27.8.14

Fair Girls and Grey Horses - review

Fair Girls and Grey Horses, the biography of the Pullein Thompson’s country childhood is a beautifully told nostalgic trip through the twenties and thirties right through to the end of the war. Related by Josephine, Christine and Diana in turn, it describes a delightfully eccentric family. The sisters spent their time raising bantams and geese, camping out in the garden on summer nights, reciting poetry to each other, and avoiding a formal education as much as possible.

They lived at The Grove in the village of Peppard in South Oxfordshire with their brother Denis, Mamma, and their father, Harold James Pullein-Thomson, whom they called ‘Cappy’ as not only had he been a Captain in the Great War, he’d suffered badly as a result so tended to be rather bad tempered. As a consequence the girls were closer to their mother. Joanna Cannan became their mentor and inspiration as she was delightfully bohemian and tolerant, a woman who defied convention, and a busy author who spent her mornings typing out her novels. When asked if the twins were quite normal, she retorted: ‘Good God! I hope not.’

The main preoccupation for the three sisters was of course caring for ponies, starting with sharing one between them, to owning over forty and running their own riding school. The individual characteristics of these ponies is beautifully illustrated, providing the sisters with ample material for their future careers. They would sit around the kitchen table and write their own collective stories for their own magazine before moving on to publish their first book Picotee, followed by Josephine writing Six Ponies on her own.

Diana taught one pony to undo the bolt on the stable door, and the other ponies watched carefully, learning how to do it too so that they all started to escape and new locks had to be fitted. Others would not care to be told what to do and would try to avoid jumping, or tip the young rider off their back. I can certainly remember having similar problems with the ponies we had. The first was on loan from a riding stable for the winter, to test out whether my daughters could actually cope with owning one. Bonny fed so well on the grass in our paddock that she took off one night and a local farmer woke us up so that we could give chase and bring her home. But we did buy the girls a pony, and here she is, called Lady. She was lovely, but did not care for the blacksmith as she hated having new shoes put on.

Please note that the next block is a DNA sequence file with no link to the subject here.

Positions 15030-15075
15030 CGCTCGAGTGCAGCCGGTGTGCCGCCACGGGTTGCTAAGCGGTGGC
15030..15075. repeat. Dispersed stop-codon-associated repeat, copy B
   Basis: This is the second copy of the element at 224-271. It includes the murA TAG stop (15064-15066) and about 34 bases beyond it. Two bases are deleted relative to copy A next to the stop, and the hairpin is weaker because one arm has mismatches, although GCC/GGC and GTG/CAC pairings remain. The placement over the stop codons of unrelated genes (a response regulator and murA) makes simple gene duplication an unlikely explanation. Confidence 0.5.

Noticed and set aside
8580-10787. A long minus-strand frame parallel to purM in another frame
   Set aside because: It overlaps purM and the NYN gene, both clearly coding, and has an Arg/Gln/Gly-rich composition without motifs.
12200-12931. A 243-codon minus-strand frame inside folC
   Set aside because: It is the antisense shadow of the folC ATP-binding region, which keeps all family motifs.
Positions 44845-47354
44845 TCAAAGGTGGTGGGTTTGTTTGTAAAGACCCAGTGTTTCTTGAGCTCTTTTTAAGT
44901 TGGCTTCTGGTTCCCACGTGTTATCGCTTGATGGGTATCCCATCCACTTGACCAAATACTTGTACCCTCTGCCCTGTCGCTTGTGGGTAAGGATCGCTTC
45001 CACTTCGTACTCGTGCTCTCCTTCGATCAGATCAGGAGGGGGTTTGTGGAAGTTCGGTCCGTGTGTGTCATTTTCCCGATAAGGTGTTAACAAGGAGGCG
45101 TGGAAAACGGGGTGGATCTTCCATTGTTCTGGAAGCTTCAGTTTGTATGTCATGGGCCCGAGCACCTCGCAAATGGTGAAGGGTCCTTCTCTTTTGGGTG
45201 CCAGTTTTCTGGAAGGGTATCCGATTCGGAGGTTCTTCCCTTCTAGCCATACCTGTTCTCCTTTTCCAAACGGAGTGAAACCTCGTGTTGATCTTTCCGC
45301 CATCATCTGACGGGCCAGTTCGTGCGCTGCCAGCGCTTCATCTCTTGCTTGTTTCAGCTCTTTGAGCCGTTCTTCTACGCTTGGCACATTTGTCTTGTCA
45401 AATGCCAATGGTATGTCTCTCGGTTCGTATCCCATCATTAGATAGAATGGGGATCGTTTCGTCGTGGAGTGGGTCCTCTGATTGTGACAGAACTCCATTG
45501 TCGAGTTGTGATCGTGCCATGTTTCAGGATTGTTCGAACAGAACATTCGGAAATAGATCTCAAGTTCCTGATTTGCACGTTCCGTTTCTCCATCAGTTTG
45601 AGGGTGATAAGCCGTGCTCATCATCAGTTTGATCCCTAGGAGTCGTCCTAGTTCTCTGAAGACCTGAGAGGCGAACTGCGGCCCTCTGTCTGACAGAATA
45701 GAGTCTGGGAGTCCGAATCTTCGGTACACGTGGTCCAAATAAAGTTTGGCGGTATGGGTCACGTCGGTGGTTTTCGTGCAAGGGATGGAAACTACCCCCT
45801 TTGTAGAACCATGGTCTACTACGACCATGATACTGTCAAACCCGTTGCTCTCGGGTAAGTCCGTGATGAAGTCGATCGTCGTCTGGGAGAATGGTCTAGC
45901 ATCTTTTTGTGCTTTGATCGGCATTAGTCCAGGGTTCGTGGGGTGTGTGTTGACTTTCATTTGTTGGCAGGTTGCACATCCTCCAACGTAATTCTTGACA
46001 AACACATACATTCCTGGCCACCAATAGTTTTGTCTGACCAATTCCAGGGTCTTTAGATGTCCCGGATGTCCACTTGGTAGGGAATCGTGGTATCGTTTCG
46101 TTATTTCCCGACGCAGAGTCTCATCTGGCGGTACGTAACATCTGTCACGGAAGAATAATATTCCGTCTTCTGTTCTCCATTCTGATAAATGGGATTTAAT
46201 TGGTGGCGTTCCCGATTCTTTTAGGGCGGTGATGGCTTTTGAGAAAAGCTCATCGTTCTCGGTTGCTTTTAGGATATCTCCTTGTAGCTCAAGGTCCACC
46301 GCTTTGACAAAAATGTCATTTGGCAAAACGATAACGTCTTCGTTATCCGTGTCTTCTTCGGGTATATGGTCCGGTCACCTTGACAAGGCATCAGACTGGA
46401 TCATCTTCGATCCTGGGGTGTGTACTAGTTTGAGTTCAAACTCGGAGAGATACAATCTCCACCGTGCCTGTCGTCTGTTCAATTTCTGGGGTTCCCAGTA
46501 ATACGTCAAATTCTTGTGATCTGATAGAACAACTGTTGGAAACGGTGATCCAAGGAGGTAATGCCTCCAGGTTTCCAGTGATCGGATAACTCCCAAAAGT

The Pullein-Thompson sisters went on to publish 200 books between them, adored by their fans, including my own daughters who read their way through the entire collection when I was running a book shop. These delightful pony stories aimed to show girls that they could succeed with their dream, even if they were not intellectual or clever, so long as they were passionate about what they did.

Fair Girls and Grey Horses, by Christine, Diana and Josephine Pullein-Thompson. 
Published by Allison & Busby.

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